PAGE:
On November 2, in response to a request for comment, Andy Kill, 23andme communications director, repeated statements from the company’s disclosure on its blog.

In the same 23andme blog about the leaked data, the firm said that users should use two-factor authentication and not reuse passwords from other sites. The genetic testing firm continues to affirm it was not the subject of a data breach and that there was no internal system or security issue.

According to attorney Alessandra Messing, a 23andme consumer affected by the breach, 23andme has not taken the level of responsibility it should, given the sensitive nature of the information it collects and analyzes.

“It is a little tone-deaf to have had this breach take place, and then kind of shift responsibility to consumers and not take responsibility or have any level of accountability,” Messing said.

In a letter dated October 20 and available on, Senator Bill Cassidy (LA-R), a ranking member of the Senate Health, Education, Labor, and Pensions Committee and a physician, questioned 23andme CEO Anne Wojcicki regarding the breach, asking her to respond by November 3.

The senator’s questions referenced the data leak of 1.3 million Ashkenazi and Chinese customers, affirming that 23andme had not provided a date or details about when criminal hackers first exploited a vulnerability in its systems. The senator noted the leak came at a time when there is growing global antisemitism and anti-Asian hate, and criminals can get higher prices for the information and increase the threat from potential evildoers. Cassidy followed up with 11 questions for 23andme about how it protected user information and how the breach was possible.

There are at least 16 proposed U.S. class action suits against 23andme as a result of the breach, according to HealthcareInfoSecurity. In the class action suit Tulchinsky v. 23andme, inc., attorneys from Reese LLP state that the complaint was brought against 23andme for failing to secure and safeguard the personally identifiable information (PII) of the plaintiff and the members of the class stored within the defendant’s information network.

“Genetics testing firm 23andme has a legal obligation to safeguard the data under HIPAA, the CCPA, GDPR, and other regulations. It has a legal obligation to disclose to investors regarding incidents and risks that could affect the viability of their investments,” said Paul Valente, CEO and co-founder of VISO TRUST, an AI-powered third-party cyber risk management company.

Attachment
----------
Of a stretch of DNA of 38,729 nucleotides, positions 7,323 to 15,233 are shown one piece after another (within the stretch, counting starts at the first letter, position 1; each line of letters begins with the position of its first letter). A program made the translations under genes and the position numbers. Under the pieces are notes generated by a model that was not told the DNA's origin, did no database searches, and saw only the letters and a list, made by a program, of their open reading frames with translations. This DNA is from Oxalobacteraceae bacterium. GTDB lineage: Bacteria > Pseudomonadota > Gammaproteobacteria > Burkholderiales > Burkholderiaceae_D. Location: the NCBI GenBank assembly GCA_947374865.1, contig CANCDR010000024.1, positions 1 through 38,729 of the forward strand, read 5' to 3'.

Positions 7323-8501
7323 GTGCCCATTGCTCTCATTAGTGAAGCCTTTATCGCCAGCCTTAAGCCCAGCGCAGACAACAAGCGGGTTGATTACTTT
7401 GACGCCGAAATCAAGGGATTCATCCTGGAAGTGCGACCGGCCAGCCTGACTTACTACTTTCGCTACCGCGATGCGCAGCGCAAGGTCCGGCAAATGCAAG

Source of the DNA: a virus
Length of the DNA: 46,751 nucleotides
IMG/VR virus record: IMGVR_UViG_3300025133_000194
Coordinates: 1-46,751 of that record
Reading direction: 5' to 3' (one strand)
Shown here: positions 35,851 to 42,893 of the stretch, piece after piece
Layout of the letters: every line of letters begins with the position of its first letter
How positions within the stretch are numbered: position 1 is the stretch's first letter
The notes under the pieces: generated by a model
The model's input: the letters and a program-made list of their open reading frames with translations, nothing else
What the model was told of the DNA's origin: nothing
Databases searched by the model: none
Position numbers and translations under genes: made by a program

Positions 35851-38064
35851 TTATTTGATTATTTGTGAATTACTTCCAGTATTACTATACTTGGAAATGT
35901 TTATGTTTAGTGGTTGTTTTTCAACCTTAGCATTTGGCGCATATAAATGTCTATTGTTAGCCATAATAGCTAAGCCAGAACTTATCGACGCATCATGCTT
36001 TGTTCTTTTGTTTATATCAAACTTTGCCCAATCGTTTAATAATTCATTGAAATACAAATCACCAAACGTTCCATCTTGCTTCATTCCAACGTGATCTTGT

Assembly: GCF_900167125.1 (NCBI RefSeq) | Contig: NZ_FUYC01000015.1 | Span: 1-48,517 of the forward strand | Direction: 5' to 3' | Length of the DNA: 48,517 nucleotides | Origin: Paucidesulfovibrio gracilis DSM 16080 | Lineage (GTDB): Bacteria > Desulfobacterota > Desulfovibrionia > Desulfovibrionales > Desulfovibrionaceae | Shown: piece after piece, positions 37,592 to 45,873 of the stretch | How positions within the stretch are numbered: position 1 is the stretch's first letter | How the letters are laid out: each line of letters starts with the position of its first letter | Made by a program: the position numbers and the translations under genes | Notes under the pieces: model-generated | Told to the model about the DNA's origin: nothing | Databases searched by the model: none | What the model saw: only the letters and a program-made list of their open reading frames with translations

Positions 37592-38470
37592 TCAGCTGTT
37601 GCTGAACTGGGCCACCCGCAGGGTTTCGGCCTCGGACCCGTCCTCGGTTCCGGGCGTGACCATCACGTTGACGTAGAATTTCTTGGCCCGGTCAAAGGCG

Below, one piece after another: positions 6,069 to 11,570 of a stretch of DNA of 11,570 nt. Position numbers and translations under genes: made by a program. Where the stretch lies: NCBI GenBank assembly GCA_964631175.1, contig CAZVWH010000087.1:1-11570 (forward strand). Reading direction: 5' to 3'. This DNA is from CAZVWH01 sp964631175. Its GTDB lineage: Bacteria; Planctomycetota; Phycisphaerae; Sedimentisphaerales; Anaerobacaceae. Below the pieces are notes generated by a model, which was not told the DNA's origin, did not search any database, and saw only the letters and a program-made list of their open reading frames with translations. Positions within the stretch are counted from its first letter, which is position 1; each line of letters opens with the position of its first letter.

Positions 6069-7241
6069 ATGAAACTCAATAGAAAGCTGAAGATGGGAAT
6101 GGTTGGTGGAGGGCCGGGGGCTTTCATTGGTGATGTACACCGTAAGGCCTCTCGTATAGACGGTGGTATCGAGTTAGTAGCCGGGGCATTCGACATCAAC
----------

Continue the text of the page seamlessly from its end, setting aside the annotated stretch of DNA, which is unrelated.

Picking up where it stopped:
“Large-scale password attacks, such as stuffing and spraying, are nothing new; they have been commonplace for almost a decade. For any qualified security team, such attacks are neither unanticipated nor undetectable,” said Valente. “While it’s easy to blame the compromise of a handful of accounts on password reuse and subsequent compromise, exposing millions of accounts to password stuffing would be a clear sign of potential negligence.”

According to Adhiran Thirmal, senior solutions engineer at Security Compass, a secure software design firm, ultimately, whether a company is liable for using internal cybersecurity measures that protect data regardless of whether consumers reuse passwords is a question that the courts must decide on a case-by-case basis.

No one has confirmed whether the credentials that threat actors stuffed at 23andme came from breaches at other organizations.

Regarding the class action suit, per the docket via, the case was filed on October 19, 2023 in the U.S. District Court for the Northern District of California. The presiding judge is Susan van Keulen. On October 20, the court issued a summons to 23andme, Inc. 

A case management statement is due by January 16, 2024, and an initial case management conference is set for January 23.

David Geer is a journalist who focuses on issues related to cybersecurity. He writes from Cleveland, OH, USA.